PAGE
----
This dragonfly wasn’t darting any more, it was trapped in a spider web.

I continued my walked as the golden morning sunshine created beautiful scenery along the trail.

I saw so many more birds,   hundreds of  the blue winged teals continued to fly off the marshes and also I saw large flocks of American coots. I was walking at a fast past since the rumbles of thunder got louder, but I still noticed some of the flowers blooming along the trail,  there were pickerelweed flowers in the waters , I think this is yellow or swamp thistle and

beautiful morning glory flowers blooming along the trail.

There was a family of wood storks who did not seem to mind me walk near them as the waded in the marsh.

I only walked out about a mile. The rumble of  thunder was getting louder and the flashes of lightning in the dark clouds was more frequent.  I walked back quickly but not before a brief downpour  got me soaked. However it stopped raining when I was back at my SUV. The clouds were  still threatening so I stayed near my vehicle 

I saw  a lot more birds. Male red winged black birds,

and boat tailed grackles   sang their  harsh songs in the cattails.

And I saw a few more  American white ibises in the waters. 

This black necked stilt,

waded on the water on it’s stilt like legs,

while an osprey flew overhead.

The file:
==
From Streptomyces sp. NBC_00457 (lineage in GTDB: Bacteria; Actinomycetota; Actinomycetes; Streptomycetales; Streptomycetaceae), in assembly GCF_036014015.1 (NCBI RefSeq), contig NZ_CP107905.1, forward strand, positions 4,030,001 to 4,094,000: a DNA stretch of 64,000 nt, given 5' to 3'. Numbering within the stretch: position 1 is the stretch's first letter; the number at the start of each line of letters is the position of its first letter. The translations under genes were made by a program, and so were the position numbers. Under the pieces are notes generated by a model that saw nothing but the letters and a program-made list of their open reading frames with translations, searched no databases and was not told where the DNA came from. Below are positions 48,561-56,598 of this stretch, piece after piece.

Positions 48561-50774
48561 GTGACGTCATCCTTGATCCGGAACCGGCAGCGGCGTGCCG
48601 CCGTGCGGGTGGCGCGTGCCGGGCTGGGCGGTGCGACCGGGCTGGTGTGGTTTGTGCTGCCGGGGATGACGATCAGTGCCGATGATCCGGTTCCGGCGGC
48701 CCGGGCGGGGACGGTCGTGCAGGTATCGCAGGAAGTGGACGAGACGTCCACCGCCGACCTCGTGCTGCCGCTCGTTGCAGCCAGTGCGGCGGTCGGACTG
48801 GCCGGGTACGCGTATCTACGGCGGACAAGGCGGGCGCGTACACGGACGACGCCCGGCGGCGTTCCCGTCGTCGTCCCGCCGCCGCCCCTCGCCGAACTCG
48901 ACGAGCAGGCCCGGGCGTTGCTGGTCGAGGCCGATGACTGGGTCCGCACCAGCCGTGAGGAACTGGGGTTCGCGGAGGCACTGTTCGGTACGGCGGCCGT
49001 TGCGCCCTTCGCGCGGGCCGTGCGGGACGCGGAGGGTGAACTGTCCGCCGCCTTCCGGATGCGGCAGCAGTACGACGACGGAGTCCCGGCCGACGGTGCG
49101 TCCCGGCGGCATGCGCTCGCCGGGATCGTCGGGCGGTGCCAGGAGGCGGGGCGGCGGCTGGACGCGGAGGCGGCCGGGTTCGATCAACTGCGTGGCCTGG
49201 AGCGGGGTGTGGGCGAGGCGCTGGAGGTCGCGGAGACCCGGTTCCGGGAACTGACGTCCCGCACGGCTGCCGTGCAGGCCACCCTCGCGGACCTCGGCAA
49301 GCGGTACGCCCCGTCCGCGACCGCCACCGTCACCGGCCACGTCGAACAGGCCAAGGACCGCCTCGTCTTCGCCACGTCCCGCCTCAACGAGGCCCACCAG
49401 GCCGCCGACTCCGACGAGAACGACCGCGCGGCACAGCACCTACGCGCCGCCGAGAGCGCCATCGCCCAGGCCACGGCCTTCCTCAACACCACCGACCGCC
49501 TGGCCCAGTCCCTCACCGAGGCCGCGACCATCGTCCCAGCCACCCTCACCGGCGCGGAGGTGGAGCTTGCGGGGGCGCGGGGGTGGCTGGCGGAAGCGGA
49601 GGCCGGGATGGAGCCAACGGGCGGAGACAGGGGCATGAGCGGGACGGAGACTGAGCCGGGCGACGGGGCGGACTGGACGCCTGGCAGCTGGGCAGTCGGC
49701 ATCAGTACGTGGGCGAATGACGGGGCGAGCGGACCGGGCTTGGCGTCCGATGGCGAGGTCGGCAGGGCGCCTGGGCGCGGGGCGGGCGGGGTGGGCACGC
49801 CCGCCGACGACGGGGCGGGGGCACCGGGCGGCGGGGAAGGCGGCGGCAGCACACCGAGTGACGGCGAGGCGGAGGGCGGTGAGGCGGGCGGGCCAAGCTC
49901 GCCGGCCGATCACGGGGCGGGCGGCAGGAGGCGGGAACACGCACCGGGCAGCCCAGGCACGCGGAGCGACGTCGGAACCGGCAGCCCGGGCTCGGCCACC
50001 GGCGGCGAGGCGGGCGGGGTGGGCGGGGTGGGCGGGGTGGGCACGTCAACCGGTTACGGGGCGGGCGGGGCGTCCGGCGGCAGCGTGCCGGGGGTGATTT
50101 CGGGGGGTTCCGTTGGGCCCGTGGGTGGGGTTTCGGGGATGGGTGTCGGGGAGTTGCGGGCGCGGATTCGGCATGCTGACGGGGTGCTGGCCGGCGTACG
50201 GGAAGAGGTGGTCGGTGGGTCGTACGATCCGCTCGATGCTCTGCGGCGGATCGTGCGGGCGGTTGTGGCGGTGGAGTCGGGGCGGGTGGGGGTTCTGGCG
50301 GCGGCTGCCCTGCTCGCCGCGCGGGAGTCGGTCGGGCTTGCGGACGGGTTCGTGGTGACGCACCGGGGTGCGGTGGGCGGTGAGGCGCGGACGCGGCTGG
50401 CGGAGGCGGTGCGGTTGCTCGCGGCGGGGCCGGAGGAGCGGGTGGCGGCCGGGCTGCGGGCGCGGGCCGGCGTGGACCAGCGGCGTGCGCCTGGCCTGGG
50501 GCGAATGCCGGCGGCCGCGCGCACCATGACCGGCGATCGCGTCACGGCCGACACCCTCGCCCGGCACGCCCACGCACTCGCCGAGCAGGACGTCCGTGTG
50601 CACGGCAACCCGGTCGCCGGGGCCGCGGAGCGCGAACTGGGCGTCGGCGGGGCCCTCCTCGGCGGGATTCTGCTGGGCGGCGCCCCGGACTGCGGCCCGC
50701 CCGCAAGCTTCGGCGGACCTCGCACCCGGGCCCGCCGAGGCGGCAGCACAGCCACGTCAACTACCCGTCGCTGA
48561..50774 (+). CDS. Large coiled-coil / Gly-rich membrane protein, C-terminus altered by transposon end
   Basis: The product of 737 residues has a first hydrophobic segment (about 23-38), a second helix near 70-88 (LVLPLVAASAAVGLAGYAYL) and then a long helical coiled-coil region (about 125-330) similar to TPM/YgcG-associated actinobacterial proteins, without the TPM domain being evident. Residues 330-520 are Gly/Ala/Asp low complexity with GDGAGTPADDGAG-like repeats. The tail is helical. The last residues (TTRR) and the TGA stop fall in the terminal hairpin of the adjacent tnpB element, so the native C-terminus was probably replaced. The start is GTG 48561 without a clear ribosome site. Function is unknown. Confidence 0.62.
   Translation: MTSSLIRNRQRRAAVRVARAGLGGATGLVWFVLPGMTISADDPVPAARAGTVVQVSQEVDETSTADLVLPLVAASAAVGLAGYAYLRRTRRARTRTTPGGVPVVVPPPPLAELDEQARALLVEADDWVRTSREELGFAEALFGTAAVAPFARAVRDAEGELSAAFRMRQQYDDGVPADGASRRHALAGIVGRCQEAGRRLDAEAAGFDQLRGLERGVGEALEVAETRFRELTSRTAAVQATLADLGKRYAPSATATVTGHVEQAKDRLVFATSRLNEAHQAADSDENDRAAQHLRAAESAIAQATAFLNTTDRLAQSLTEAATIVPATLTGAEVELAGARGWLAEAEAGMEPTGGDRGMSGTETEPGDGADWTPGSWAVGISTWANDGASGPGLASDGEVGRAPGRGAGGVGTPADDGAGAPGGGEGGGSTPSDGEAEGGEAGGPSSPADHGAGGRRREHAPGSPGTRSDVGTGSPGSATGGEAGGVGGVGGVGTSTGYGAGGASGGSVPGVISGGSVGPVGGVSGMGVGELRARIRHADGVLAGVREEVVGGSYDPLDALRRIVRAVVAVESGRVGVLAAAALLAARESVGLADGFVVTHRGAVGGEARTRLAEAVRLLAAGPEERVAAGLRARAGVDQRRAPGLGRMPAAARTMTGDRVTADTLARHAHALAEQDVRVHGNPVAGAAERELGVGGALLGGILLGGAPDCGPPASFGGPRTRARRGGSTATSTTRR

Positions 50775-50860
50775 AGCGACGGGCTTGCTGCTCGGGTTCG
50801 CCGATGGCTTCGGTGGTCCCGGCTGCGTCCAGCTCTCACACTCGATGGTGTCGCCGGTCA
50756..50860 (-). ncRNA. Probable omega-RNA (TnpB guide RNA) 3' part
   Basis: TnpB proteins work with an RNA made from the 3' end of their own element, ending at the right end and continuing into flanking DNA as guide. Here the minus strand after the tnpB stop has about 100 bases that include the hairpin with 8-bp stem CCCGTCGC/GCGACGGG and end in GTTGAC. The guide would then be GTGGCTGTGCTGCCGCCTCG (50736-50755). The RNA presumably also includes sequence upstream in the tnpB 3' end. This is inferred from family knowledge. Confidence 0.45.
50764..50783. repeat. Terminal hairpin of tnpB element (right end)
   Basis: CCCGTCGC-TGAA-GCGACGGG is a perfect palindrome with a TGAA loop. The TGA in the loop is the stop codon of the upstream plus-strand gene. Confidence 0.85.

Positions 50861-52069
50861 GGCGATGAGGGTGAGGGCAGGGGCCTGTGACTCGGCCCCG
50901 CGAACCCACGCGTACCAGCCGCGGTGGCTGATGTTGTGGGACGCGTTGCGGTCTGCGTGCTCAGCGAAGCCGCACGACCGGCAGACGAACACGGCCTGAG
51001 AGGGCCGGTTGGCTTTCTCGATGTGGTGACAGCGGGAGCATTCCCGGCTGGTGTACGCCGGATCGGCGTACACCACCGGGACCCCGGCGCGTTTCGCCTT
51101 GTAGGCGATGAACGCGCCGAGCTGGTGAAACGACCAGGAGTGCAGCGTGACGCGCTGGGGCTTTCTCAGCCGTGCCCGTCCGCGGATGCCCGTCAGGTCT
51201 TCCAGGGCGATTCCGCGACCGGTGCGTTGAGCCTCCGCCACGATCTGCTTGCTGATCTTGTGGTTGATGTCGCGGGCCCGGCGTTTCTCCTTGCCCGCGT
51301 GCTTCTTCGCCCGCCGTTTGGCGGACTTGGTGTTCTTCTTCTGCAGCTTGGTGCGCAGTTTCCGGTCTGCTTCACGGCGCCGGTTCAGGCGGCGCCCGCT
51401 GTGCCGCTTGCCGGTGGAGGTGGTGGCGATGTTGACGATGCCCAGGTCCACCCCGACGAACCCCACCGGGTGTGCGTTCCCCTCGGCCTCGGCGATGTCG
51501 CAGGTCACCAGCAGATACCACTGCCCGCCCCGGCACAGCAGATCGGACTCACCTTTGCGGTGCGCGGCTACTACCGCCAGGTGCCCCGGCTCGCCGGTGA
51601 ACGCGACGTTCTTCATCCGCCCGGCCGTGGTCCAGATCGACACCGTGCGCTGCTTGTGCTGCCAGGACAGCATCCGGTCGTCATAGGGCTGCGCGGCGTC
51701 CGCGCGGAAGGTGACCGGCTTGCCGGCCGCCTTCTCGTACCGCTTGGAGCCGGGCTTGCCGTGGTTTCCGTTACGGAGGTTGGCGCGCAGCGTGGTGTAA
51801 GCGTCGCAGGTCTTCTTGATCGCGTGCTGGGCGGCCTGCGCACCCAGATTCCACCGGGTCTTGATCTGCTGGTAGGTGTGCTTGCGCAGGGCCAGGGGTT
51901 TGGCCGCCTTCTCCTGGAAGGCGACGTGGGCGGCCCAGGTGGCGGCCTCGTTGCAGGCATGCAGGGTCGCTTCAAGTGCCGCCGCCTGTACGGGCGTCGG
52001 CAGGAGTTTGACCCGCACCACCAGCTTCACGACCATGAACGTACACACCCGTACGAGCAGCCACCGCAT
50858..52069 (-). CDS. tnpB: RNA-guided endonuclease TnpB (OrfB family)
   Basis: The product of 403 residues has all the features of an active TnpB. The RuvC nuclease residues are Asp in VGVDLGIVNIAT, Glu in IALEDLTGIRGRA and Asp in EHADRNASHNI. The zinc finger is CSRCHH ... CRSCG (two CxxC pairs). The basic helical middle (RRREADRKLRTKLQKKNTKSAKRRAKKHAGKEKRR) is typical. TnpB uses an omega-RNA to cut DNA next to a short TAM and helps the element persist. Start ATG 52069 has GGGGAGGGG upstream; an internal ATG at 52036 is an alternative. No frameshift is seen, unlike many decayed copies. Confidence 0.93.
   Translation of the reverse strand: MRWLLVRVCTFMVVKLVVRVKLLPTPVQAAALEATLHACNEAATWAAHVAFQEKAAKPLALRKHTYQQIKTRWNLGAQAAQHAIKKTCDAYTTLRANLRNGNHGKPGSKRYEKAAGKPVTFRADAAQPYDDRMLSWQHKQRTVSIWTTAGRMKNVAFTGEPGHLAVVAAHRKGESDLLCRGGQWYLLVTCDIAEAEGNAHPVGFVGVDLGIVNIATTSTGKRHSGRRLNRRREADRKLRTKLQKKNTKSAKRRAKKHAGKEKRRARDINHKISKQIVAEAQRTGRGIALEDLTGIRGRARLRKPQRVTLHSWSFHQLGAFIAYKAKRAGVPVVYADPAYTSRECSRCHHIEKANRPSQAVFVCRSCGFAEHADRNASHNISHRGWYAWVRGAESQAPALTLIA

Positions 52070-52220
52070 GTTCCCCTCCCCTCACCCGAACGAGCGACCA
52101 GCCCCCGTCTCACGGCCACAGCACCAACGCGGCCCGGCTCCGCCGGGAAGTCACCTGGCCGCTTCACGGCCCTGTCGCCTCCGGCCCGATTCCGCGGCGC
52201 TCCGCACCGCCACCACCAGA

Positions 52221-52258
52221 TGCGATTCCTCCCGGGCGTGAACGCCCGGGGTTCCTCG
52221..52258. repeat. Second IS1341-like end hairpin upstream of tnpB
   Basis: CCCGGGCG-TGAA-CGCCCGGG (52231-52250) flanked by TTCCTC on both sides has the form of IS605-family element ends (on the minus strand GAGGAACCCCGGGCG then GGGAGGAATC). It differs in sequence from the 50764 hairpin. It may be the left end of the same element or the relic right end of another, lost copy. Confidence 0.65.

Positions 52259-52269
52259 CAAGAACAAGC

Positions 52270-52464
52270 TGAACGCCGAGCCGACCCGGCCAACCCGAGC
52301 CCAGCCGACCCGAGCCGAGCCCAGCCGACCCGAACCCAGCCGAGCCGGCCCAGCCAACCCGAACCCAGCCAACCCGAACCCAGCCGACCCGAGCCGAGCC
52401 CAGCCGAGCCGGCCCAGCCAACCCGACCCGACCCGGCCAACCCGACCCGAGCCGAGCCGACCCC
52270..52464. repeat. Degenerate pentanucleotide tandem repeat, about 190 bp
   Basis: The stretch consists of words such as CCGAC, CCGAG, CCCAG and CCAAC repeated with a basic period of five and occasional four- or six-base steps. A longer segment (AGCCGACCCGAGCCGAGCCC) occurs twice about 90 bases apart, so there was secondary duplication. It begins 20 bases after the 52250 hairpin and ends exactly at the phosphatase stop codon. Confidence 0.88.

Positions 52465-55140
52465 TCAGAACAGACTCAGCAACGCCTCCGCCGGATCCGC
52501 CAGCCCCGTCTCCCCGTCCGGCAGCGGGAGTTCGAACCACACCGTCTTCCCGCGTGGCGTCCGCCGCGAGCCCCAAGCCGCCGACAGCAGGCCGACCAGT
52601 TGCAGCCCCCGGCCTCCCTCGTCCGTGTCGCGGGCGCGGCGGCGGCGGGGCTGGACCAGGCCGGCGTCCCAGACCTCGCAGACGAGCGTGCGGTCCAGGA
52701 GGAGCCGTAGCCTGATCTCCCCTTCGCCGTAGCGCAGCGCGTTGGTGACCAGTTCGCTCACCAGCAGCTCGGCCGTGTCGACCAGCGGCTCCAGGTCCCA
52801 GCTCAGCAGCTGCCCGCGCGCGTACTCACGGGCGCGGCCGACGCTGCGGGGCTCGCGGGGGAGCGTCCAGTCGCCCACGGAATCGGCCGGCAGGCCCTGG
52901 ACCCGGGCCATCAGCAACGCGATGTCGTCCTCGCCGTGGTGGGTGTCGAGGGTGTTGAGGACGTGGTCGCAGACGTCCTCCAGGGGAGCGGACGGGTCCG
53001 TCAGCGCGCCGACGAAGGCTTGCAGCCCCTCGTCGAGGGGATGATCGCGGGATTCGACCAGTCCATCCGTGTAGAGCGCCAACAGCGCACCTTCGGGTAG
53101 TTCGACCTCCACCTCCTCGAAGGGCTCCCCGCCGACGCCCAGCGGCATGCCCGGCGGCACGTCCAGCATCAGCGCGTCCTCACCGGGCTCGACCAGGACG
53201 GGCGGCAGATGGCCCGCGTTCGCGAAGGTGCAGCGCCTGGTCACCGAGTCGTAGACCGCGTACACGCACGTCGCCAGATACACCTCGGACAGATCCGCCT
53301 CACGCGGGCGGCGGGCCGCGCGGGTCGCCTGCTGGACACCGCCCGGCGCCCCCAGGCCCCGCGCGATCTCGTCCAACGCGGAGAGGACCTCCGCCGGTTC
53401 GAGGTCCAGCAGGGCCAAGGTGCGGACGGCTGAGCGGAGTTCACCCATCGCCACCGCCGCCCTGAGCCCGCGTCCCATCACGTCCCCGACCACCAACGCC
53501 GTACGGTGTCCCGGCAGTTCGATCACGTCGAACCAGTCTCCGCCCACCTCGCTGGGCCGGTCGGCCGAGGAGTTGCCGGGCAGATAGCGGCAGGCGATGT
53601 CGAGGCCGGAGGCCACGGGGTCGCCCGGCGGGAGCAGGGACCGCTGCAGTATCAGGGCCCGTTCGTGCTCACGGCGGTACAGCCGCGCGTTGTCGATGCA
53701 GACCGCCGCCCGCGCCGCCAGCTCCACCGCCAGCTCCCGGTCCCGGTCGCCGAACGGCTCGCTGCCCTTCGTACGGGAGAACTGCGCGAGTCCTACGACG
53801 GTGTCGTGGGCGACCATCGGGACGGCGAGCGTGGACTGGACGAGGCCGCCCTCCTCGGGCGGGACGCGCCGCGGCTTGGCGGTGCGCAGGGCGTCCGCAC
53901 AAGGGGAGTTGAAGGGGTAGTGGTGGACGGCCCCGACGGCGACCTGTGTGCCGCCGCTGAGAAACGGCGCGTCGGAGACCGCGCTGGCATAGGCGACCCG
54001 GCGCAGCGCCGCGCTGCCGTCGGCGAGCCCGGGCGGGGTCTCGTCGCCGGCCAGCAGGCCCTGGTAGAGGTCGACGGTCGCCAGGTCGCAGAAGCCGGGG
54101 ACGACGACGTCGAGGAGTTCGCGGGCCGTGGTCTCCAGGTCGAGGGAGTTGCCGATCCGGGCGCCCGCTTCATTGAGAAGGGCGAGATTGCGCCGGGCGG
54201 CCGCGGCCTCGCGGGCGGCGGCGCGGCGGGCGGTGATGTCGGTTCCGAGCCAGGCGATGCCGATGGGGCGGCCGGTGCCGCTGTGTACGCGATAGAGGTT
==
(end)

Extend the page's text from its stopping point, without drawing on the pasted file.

And I was excited to see  this juvenile bald eagle feeding on the frondless trunk of a royal palm tree.

I approached the beautiful bird and it  as it stared at me from atop it’s high perch. Unfortunately the rains started to fall again and I was again caught in a torrential downpour before I could get to my vehicle. This ended  another wonderful morning hike in the Everglades.  Here is a link to a gallery with some more photos of the birds I saw on my hike. Florida Day Four: Everglades:  Old Ingraham Highway birds March 22 2024

I was glad I decided to drive to Royal Palm and get in this quick 3 mile hike.  Once again I was able to see and share the beauty of the Florida Everglades.   Here is a link to a gallery with some more photos  from my hike and the beautiful sunrise. Florida Day Four: Everglades:  Old Ingraham Highway birds March 22 2024

The rains continued and the roads flooded on my drive back to Florida City. I headed back to my hotel  and had a basic  hotel breakfast before returning to my room.  I spent the day  listening to the rain and thunderstorms.   They  continued all day.  I also edited  photos worked on my  blog  and checked  in with my office. I was a little disappointed with the rains but it is the Everglades and the rains are what create this unique and remarkable “river of grass” and the home it provide for so much wildlife.

The miracle of the light pours over the green and brown expanse of saw grass and of water, shining and slow-moving below, the grass and water that is the meaning and the central fact of the everglades of Florida. It is a river of grass. -Marjory Stoneman Douglas




This is my first post

Leave a Reply

This site uses Akismet to reduce spam. Learn how your comment data is processed.